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BU submits $1 billion Institutional Master Plan for renovation and development plans for the following decade

Boston University is planning major renovations and potential demolitions during the next ten years in a plan that will cost over $1 billion.

Boston University Board of Trustees submitted the 2023-2033 Institutional Master Plan to Boston Planning and Development Agency on Oct. 28. The plan outlined renovation projects for BU’s campus and student residences that will cost over $1 billion.

Warren Towers
Warren Towers is a residential hall on 700 Commonwealth Avenue. The Board of Trustees of Boston University has proposed a plan for new additions to BU’s campus and renovations of student residences. JENNIFER GAN/DFP STAFF

According to Senior Vice President for BU Operations Derek Howe, the Master Plan is a legal zoning document submitted once every ten years by hospitals, colleges and universities with more than 150,000 square feet of property.

“(The IMP) basically describes our distinct property, future development plan, and what benefits we also provide for the City,” Howe said. “We have now filed the notification form, but there’s still a series of steps that have to happen before the IMP is actually finalized.”

The Plan outlines five larger development projects, which includes renovations in Mugar Memorial Library and Warren Towers, the potential demolition and repurposing of both the Science and Engineering building and College of Communication building, a new 11-story building for the Pardee School of Global Studies and plans in the works for Student Village III.

“I would much rather see funding like this go to the renovation of existing buildings, the increase of quality of living for residential dorms,” Alex Brumfield, a junior in College of Arts and Sciences, said. “The first thing that they need to solve are the issues with their own campus, not adding more parts to potentially have more issues with.”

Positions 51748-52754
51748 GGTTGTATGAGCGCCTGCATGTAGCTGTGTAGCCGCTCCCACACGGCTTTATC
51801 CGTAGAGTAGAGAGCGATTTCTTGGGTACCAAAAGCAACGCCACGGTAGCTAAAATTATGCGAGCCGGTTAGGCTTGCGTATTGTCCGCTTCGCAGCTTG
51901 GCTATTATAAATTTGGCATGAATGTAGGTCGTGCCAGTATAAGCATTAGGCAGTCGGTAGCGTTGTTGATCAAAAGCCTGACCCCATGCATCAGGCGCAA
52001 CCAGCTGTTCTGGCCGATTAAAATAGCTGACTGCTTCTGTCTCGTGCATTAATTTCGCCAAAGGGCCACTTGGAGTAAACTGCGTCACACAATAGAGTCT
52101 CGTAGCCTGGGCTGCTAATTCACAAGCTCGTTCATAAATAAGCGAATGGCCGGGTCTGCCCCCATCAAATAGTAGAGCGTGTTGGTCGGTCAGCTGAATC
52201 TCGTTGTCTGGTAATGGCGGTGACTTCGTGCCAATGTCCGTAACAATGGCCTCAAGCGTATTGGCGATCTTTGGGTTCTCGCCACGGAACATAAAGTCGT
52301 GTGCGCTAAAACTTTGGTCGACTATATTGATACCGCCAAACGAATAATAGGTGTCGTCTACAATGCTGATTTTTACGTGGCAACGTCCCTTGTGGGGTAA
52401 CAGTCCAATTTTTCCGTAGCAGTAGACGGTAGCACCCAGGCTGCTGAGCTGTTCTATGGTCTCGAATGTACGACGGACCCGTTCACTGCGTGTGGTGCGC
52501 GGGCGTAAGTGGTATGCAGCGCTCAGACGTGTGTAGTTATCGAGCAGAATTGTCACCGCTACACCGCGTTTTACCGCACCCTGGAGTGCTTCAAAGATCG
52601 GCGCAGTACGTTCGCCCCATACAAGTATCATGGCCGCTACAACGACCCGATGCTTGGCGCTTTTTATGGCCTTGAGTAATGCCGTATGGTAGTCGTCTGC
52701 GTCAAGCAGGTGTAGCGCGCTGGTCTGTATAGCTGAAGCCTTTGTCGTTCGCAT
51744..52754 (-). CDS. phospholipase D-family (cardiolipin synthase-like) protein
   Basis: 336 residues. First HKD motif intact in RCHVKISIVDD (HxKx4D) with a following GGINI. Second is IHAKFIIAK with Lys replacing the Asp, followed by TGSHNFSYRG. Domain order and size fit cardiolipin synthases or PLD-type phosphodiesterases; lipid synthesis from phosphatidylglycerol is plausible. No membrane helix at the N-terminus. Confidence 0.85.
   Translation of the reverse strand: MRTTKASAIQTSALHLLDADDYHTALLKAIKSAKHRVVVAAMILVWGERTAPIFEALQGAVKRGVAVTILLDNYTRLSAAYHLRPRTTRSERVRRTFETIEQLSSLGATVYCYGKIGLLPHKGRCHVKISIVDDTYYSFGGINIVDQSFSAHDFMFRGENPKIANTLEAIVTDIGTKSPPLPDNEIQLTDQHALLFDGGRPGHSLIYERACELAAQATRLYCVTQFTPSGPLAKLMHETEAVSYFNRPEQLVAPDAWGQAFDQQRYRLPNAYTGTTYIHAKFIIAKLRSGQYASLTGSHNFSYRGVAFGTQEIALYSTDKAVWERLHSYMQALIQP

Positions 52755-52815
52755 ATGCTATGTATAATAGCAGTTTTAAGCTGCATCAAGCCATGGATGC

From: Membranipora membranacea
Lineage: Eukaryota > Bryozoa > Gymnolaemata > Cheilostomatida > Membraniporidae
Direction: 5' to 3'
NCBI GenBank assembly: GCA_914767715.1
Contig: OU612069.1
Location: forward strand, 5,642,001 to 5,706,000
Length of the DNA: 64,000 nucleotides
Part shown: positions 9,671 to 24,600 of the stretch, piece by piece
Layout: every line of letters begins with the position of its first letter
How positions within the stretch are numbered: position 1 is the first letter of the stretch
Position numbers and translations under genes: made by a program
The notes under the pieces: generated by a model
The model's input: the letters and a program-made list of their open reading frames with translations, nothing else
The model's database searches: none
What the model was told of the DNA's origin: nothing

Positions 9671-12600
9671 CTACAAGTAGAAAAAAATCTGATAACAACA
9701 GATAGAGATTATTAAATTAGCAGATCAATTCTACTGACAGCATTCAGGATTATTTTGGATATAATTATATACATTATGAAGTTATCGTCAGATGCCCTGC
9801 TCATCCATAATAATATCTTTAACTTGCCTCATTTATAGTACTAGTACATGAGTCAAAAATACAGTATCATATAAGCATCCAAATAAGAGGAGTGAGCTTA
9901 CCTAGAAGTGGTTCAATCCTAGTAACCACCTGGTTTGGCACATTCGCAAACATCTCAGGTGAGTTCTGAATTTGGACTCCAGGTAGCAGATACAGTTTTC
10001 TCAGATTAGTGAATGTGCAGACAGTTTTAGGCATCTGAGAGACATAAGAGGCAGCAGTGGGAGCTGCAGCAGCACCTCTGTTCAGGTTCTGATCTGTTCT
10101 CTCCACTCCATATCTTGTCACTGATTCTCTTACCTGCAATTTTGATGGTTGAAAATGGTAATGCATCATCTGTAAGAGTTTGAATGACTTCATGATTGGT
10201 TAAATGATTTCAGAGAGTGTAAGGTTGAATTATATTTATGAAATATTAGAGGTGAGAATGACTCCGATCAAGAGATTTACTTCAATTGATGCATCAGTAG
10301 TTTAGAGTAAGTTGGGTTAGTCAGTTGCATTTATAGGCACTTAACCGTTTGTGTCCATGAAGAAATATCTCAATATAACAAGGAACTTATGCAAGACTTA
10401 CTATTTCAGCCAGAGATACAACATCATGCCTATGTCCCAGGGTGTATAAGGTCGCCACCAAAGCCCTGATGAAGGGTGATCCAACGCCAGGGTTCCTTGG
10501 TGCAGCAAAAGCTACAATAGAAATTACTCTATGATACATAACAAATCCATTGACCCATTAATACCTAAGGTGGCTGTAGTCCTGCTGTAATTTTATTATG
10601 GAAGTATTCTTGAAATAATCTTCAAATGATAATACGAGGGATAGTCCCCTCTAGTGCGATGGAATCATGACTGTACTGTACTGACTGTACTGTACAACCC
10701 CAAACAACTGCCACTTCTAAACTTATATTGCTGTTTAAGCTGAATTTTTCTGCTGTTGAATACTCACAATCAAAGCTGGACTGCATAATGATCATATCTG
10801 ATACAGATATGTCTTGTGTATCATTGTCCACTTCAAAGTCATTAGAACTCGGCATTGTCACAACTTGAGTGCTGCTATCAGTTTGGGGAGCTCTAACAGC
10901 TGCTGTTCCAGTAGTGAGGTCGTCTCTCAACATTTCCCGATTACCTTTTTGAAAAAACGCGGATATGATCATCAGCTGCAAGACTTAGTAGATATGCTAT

For Mugar, there would be a “total rehabilitation of the building to bring mechanical systems and library services up to modern standards,” according to the Plan.

“I feel like Mugar is definitely falling apart. We deal with a lot of leaks, we definitely deal with a lot of rat issues,” Emily Flavin, the library’s safety and security assistant, said. “We have the majority of students come to Mugar, but we are the most unrenovated place so it doesn’t really fit.”

By combining small pieces of land along Cummington Mall with the current Science and Engineering building and the COM building, BU is also hoping to create a 16-story Science and Engineering research building.

According to the Plan for Warren Towers, repairs and reconfigurations will be done to the building’s envelope and “studies are underway to develop a scope for the renovation.” The parking and retail spaces on the ground floor are not a part of the project.

“The renovation is going to repair the facade and replace the windows,” Howe said. “It will modernize the bathrooms and the rooms inside, and it will completely air condition the building.”

Kerlin Campos, a freshman in COM who currently lives in Warren Towers, thinks that a new air conditioning system, new decor and renovated bathrooms would benefit the building greatly.

“When we came in, it was like September, and it was still kind of hot,” Campos said. “With no AC, I could barely sleep at night. It was so hot.”

BU is planning to construct another Student Village — StuVi-III — which will be between 33 Harry Agannis Way and 10 Buick Street. The new residence will house up to 523 students and stand 11 stories tall.

Along with these projects, road improvements from Granby Street to Silber Way, a new pedestrian walkway from Central Campus to the Questrom School of Business and some additional landscaping projects will also take place.

BU has submitted the Plan, but there are still a series of steps that need to happen before any construction plans are officially underway.

“Now there’s a series of steps that we go to, back and forth with city officials. We also have to talk with our various community leader groups that are neighbors of the University,” Howe said. “We still need to put forward for each individual project notification forms with the city, which go into a lot more detail about each of those projects.”


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